I have Nginx installed on a Docker container, and am trying to run it like this:

docker run -i -t -p 80:80 mydockerimage /usr/sbin/nginx

The problem is that the way Nginx works, is that the initial process immediately spawns a master Nginx process and some workers, and then quits. Since Docker is only watching the PID of the original command, the container then halts.

How do I prevent the container from halting? I need to be able to tell it to bind to the first child process, or stop Nginx's initial process from exiting.

11 Answers 11


To expand on Charles Duffy's answer, Nginx uses the daemon off directive to run in the foreground. If it's inconvenient to put this in the configuration file, we can specify it directly on the command line. This makes it easy to run in debug mode (foreground) and directly switch to running in production mode (background) by changing command line args.

To run in foreground:

nginx -g 'daemon off;'

To run in background:

  • 7
    Can someone explain what "-g" actually is? I can't find this switch in the docs only this one example with nginx using it.
    – red888
    Aug 19, 2017 at 18:35
  • 16
    @red888, sets a global configuration option. Dec 4, 2017 at 23:19
  • 25
    CMD will be CMD ["nginx", "-g", "daemon off;"] for docker Aug 28, 2019 at 1:15
  • 4
    And without the semicolon at the end it dies
    – blissweb
    Nov 26, 2021 at 8:38
  • 1
    Strangely -g 'daemon off;' doesn't seem to work for me. Only putting that line in the config file seems to work.
    – Tom Ellis
    Dec 17, 2021 at 22:14

nginx, like all well-behaved programs, can be configured not to self-daemonize.

Use the daemon off configuration directive described in http://wiki.nginx.org/CoreModule.

  • 21
    Thanks! To clarify, that means editing /etc/nginx/nginx.conf and adding "daemon off;" at the top (i.e. not inside a server or other directive)
    – Seldo
    Sep 17, 2013 at 23:12
  • 8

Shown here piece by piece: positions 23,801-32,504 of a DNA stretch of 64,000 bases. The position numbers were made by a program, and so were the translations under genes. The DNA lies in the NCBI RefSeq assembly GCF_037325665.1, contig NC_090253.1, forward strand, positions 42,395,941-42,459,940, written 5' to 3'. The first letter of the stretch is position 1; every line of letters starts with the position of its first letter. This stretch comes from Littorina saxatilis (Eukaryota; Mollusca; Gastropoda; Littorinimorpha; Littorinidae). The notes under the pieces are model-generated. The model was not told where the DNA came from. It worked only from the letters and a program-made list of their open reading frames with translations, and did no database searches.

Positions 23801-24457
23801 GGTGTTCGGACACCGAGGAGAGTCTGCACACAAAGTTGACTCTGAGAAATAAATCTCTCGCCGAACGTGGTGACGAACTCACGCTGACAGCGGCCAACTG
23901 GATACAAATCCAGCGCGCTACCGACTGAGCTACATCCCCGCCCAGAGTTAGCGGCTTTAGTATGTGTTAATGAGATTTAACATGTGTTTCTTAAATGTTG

I'm somewhat concerned that daemon off isn't endorsed by nginx. Nov 22, 2013 at 22:06
  • 10
    @LeonidShevtsov ...you mean wasn't endorsed for production use prior to 1.0.9. The standing caveat, about in-place upgrades, doesn't matter to folks doing things The Docker Way. Nov 22, 2013 at 22:39
  • They seem to have a redirection in place server-side now (to nginx.org/en/docs/ngx_core_module.html). May 10, 2017 at 15:46
  • @Seldo nginx: [emerg] "daemon" directive is not allowed here in /etc/nginx/conf.d/nginx.conf:1 May 23, 2022 at 14:54

To expand on John's answer you can also use the Dockerfile CMD command as following (in case you want it to self start without additional args)

CMD ["nginx", "-g", "daemon off;"]

Just FYI, as of today (22 October 2019) official Nginx docker images all have line:

CMD ["nginx", "-g", "daemon off;"]

e.g. https://github.com/nginxinc/docker-nginx/blob/23a990403d6dbe102bf2c72ab2f6a239e940e3c3/mainline/alpine/Dockerfile#L117


Adding this command to Dockerfile can disable it:

RUN echo "daemon off;" >> /etc/nginx/nginx.conf

To add Tomer and Charles answers,

Syntax to run nginx in forground in Docker container using Entrypoint:

ENTRYPOINT nginx -g 'daemon off;' 

Not directly related but to run multiple commands with Entrypoint:

ENTRYPOINT /bin/bash -x /myscripts/myscript.sh && nginx -g 'daemon off;' 
  • 1
    Nitb is adding to Tomer, Tomer is adding to John, and John is adding to Charles. It would be nice if this site had a public editing function. Nov 22, 2020 at 3:43

Here you have an example of a Dockerfile that runs nginx. As mentionned by Charles, it uses the daemon off configuration: